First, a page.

Park 100 Inv'rs v. Kartes

650 N.E.2d 347 (Ind. Ct. App. 1995)



Parties are obligated to know the terms of the agreement they are signing, and cannot avoid their obligations under the agreement due to a failure to read it. However, where one employs misrepresentation to induce a party's obligation under a contract, one cannot bind the party to the terms of the agreement. It has many times been held, and is a well-settled rule of law, that a contract of guaranty cannot be enforced by the guarantee, where the guarantor has been induced to enter into the contract by fraudulent misrepresentations or concealment on the part of the guarantee.


In 1984, the appellant industrial complex entered into a lease agreement with the appellees. The appellees signed a personal guaranty of lease in the honest belief that what they were signing is the lease agreement. Years later, the industrial complex  sent the appellees a Tenant Agreement that included an estoppel certificate; it was only during this time that the latter learned of the personal guaranty of lease that they had signed. They immediately disavowed the guaranty and refused to affirm that portion of the Tenant Agreement. Eventually, the appellees sold to another company, which subsequently failed to make rent payments. Appellant then brought suit to collect the unpaid rent from the appellee under the personal guaranty. In its decision, the trial court ruled in favor of appellees concluding that they were not liable for unpaid rent under a personal guaranty of lease because their signatures were obtained through fraudulent means. On appeal, the court affirmed.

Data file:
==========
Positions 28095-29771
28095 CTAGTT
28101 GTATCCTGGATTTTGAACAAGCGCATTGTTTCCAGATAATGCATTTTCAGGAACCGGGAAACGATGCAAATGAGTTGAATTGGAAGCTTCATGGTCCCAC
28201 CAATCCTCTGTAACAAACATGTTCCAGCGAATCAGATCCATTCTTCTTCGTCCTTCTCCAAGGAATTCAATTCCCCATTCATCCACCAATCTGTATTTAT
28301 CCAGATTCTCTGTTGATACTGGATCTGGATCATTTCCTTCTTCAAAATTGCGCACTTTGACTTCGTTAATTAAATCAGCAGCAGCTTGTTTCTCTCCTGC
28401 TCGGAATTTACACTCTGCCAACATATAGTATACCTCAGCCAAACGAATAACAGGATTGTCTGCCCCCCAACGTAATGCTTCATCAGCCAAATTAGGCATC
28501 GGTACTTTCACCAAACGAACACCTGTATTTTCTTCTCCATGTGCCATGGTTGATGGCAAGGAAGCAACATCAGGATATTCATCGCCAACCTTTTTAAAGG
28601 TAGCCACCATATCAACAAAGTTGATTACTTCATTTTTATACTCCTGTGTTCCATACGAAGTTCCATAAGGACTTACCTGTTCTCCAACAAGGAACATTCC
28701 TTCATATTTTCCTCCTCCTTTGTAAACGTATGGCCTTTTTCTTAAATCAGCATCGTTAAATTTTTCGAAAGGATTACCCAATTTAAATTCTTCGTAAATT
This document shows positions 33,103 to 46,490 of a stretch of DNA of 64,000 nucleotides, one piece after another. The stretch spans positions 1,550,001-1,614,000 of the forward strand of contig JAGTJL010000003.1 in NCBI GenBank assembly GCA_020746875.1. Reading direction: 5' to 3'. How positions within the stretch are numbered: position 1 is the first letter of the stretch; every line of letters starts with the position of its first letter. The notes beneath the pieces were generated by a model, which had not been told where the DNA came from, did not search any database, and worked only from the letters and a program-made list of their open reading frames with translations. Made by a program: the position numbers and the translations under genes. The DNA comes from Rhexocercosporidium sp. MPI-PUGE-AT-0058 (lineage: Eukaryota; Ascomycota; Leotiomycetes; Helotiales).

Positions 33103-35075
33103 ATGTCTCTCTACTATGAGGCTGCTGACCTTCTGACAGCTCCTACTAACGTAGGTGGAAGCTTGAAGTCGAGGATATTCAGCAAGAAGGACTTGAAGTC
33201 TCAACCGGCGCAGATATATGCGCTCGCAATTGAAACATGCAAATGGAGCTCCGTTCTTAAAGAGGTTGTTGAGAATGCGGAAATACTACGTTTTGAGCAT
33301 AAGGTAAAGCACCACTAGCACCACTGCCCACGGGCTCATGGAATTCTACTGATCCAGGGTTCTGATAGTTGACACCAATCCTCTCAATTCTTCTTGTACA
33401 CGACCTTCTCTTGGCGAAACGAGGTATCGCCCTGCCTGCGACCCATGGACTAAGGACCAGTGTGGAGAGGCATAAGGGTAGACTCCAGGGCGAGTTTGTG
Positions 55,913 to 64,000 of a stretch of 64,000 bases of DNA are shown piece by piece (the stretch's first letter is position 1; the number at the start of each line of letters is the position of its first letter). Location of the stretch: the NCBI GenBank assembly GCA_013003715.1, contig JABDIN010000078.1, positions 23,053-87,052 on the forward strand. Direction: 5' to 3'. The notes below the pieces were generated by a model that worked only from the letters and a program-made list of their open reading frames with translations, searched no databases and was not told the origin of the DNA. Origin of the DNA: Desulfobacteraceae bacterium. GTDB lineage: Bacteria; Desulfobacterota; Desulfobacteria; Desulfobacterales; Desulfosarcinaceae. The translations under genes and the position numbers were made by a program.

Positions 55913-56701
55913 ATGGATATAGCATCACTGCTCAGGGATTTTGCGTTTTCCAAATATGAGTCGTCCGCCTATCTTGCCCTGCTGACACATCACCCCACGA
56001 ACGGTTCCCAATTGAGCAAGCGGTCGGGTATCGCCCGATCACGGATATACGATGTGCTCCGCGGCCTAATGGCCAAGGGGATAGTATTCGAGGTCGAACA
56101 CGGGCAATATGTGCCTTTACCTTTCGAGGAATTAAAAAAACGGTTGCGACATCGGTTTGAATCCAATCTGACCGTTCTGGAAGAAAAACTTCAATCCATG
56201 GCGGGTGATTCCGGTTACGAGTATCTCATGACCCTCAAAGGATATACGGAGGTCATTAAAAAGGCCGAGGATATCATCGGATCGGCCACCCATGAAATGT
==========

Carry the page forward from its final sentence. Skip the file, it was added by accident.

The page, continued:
Where a lessor employed fraudulent means to procure the signatures of the lessees on the guaranty of lease, was the guarantee enforceable?




 In this case, the Court maintained that the elements of actual fraud are present - the plaintiff has misrepresented a material fact when it made the defendants believe that the personal guaranty was the lease agreement; it has also knowingly made false misrepresentations because it has prior knowledge that the document presented to the defendants is the personal guaranty of lease and not the lease agreement. Furthermore, the defendants, through the use of ordinary care and diligence, believed that the document they were signing was a lease, and reasonably relied upon the plaintiff’s statements to their detriment. Since fraud is employed in obtaining the signature of the defendants, the plaintiff cannot bind the defendants to the terms of the guaranty contract.

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